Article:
In order to comply with the letter and intent of the law, the Department of Interior needs to adopt the broadest possible definition of what constitutes "news coverage" in deciding what filming, photography or recording activities are exempt from regulation via permits and fees. The rule should exempt all types of news coverage, not just breaking news, and it should not automatically classify all documentaries as commercial filming ventures. Ambiguity, or discretion, is a recipe for confusion and potential trouble, as Kinna Ohman's experience demonstrates.


The rule also should explicitly state the law's presumption that still photography is allowed without permit or fee, except in certain very narrow circumstances. Finally, the department needs to clearly exempt audio recording from permit and fee requirements, as that was not even mentioned in the law.


Above all, we hope the department would be more mindful in drafting regulations such as this of the need to steer well clear of anything that would infringe on the ability of journalists or everyday citizens — who can be journalists, too — to share with the public how our nation's lands and resources are being cared for and managed.


Mr. Chairman, with your permission I'd like the record of this hearing to include the comments which SEJ filed Oct. 19, 2007 [MS Word or plain text], in the Interior Department rulemaking. Eighteen other journalism groups joined SEJ in submitting those comments, reflecting the broad concern within the journalistic community about the potential impact of this rule on how we practice our craft. These comments amplify our concerns.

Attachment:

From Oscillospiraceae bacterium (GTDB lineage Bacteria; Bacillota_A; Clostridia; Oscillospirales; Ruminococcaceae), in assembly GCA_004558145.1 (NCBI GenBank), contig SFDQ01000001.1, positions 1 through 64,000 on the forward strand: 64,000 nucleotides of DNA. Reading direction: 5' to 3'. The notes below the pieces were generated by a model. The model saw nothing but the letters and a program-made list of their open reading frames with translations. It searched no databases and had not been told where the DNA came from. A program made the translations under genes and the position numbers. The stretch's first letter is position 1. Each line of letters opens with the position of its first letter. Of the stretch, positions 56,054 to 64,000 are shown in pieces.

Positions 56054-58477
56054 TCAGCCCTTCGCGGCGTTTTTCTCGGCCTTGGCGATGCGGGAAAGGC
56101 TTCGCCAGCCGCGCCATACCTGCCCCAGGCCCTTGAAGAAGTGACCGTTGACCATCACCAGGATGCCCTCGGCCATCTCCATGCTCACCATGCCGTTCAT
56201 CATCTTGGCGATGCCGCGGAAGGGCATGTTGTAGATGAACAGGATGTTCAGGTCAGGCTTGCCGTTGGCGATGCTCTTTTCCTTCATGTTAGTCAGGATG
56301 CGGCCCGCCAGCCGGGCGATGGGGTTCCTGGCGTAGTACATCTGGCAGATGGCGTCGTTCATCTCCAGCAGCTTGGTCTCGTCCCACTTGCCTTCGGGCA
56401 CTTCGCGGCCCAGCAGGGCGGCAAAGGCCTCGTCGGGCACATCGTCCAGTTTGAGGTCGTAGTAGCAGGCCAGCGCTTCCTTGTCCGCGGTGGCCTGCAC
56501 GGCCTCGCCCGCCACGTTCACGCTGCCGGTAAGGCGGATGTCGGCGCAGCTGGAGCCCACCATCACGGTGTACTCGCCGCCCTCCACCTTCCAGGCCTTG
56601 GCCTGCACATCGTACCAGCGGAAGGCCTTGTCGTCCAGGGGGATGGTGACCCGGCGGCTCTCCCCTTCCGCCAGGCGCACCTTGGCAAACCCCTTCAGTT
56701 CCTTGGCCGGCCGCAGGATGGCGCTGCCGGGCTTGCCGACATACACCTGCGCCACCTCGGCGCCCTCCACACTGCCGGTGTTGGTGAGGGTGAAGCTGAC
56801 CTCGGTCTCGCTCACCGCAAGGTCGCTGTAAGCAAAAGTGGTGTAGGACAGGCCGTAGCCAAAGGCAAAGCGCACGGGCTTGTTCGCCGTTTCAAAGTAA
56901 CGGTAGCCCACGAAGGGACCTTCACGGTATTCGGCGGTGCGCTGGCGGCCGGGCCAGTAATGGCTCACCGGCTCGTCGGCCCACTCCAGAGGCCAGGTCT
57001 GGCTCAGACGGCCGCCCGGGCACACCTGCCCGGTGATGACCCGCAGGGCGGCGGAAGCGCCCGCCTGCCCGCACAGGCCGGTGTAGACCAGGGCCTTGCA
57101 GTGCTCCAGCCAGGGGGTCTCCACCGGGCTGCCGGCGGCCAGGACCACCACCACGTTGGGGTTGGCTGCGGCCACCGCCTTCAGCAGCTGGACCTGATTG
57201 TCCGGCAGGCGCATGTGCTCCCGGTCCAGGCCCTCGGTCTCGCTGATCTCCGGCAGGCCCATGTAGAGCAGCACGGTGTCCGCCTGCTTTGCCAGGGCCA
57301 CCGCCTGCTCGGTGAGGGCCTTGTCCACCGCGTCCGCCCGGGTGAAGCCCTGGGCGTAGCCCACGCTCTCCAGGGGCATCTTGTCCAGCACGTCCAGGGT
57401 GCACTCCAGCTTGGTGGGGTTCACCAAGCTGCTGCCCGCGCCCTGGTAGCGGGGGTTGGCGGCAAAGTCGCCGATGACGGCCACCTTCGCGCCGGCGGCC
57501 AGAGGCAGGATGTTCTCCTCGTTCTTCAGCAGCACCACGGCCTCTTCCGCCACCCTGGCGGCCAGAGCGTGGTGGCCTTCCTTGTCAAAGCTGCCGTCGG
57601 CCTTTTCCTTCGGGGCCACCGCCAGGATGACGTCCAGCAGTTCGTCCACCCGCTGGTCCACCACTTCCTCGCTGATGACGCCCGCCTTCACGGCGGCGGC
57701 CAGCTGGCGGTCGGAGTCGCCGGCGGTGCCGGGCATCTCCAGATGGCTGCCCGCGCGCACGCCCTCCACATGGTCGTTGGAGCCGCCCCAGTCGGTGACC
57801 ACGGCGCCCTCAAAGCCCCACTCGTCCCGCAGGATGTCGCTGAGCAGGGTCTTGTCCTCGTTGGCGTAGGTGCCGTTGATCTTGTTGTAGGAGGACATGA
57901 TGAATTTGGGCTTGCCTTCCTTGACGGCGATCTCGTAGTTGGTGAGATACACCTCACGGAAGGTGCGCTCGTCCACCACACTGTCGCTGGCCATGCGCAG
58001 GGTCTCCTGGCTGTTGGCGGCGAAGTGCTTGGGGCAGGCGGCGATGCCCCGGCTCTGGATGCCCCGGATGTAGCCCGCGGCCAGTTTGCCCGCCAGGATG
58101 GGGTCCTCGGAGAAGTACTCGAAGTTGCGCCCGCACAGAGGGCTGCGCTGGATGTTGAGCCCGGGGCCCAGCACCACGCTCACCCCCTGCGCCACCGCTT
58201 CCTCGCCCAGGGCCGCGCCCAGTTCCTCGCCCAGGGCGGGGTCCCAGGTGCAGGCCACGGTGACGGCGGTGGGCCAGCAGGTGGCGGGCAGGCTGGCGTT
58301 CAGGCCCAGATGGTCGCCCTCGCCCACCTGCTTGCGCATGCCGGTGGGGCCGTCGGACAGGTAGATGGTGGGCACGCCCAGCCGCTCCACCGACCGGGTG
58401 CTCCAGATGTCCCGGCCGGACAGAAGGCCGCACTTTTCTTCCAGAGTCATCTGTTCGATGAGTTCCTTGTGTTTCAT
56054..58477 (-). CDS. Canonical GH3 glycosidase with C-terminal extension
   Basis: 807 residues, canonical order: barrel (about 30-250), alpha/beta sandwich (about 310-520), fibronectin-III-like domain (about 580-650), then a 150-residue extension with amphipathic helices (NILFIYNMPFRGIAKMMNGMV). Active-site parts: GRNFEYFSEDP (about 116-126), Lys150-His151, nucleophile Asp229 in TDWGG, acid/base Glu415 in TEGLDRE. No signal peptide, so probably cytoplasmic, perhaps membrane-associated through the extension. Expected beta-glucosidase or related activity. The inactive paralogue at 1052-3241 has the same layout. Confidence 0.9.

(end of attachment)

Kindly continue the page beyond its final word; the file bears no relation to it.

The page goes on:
In closing, I want to thank the Chairman and the Committee for holding this hearing. PL 106-206 was hammered out in this very room some eight years ago. If anyone would know the intent of the original law, it would be this Committee. You are to be commended for this kind of constructive oversight. I would be happy to answer any questions you or members of the committee may have.